- A hacking campaign leveraging compromised routers in Europe and Latin America that went dark this spring has resumed operations, and is now targeting U.S. Department of Defense procurement sites and organizations in Taiwan, according to research from Black Lotus Labs, the security research arm of Lumen.
- The March campaign, dubbed HiatusRAT, leveraged more than 100 edge routers mainly in Europe and Latin America and began new reconnaissance activity this summer designed to collect information on defense contract submissions to the Pentagon as well as manufacturing in Taiwan.
- Companies doing business with the DoD should monitor their networking devices for the presence of HiatusRAT, according to the researchers. The hackers have shown a preference for targeting smaller firms and those supporting Taiwan, in order to gather intelligence. Pentagon officials could not be immediately reached for comment.
The activity is consistent with the interests of the People’s Republic of China, the researchers said, citing the 2023 threat assessment from the Office of the Director of National Intelligence.
The recent attacks share some similarities to recent campaigns, including Volt Typhoon. However, the clusters do not directly overlap and are considered to involve separate threat actors.
The Volt Typhoon campaign leveraged home office routers, firewalls and VPNs to launch attacks against critical infrastructure. That campaign, originally disclosed in May, was designed to disrupt communications between the U.S. and Asia-Pacific region.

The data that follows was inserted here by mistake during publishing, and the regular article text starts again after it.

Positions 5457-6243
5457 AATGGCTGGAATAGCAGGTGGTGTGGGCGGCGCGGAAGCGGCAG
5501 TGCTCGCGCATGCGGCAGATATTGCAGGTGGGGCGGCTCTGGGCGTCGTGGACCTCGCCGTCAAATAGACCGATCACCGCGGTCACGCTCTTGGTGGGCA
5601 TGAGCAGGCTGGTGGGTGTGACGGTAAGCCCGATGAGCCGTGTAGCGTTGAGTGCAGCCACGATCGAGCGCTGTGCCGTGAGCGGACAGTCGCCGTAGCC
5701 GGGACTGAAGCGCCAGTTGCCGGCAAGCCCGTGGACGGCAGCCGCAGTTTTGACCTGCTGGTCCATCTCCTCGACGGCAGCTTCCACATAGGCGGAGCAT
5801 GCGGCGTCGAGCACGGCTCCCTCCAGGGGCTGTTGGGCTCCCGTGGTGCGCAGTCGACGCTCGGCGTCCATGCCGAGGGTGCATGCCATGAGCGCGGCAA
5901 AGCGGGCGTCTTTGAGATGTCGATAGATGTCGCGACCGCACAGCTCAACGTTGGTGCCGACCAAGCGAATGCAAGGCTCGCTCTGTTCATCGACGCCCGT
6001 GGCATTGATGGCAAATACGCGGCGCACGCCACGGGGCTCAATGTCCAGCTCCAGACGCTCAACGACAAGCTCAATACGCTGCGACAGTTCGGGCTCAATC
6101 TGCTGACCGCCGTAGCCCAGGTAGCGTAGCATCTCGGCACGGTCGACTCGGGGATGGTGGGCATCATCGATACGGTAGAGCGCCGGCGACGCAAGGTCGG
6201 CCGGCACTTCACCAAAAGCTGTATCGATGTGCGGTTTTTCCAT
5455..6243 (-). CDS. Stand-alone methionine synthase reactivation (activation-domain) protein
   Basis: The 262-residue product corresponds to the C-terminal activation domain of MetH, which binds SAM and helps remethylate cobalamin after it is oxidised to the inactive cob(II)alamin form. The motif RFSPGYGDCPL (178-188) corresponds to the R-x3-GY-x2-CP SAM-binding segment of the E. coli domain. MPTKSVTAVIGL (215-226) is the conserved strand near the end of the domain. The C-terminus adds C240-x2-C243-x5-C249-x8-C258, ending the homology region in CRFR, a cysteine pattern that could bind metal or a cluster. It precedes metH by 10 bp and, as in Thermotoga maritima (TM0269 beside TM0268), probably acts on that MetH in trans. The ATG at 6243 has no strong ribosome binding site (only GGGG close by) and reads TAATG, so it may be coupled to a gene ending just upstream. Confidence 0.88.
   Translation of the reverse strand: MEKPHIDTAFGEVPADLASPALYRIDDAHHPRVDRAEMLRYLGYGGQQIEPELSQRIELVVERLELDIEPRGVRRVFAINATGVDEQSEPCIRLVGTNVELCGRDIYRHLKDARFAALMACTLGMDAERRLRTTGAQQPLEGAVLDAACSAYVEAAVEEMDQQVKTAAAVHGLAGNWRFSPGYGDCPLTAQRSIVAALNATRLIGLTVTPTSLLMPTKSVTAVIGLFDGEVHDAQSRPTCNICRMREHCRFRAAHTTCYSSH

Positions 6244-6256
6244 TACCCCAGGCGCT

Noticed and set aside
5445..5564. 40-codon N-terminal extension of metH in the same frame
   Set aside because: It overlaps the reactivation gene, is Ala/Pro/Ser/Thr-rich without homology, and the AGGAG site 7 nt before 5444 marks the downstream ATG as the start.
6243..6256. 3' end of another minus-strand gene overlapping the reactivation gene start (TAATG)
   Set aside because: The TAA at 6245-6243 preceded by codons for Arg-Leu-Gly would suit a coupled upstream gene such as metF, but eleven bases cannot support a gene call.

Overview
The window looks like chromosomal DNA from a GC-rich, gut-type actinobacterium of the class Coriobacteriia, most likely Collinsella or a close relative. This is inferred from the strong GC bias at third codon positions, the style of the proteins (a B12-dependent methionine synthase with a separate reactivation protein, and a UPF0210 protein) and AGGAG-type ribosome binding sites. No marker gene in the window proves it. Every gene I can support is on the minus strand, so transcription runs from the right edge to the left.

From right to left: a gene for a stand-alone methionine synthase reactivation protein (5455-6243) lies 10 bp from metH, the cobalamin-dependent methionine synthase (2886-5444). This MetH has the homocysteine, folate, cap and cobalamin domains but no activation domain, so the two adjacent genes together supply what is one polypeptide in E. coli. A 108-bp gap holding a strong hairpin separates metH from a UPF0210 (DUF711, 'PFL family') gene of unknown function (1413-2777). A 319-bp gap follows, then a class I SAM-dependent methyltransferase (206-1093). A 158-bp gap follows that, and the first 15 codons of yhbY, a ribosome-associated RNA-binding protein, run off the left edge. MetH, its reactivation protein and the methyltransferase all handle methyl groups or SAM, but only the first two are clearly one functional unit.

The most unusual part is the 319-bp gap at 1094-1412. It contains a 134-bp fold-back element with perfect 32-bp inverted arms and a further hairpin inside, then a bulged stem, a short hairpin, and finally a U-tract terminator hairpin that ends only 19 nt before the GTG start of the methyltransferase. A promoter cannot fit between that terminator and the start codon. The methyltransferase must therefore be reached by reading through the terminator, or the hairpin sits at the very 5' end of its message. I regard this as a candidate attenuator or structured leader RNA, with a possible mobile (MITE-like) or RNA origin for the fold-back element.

The HiatusRAT campaign disclosed in March involved two malicious binaries, including a remote access trojan and a variant of tcpdump, which enables packet capture on targeted devices, according to Black Lotus Labs. The March campaign abused end-of-life DrayTek Vigor devices.
The new HiatusRAT campaign appeared to be targeting a DoD server that contained information on current and future military contracts, according to researchers.
“Given that the website was associated with contract proposals, we suspect the objective was to obtain publicly available information about military requirements and searching for organizations involved in the Defense Industrial Base, potentially for subsequent targeting,” said Mark Dehus, director of threat intelligence at Lumen Black Lotus Labs.
More than 90% of the inbound connections stemmed from Taiwan and the leveraged appliances were mainly edge devices made by Ruckus, according to researchers.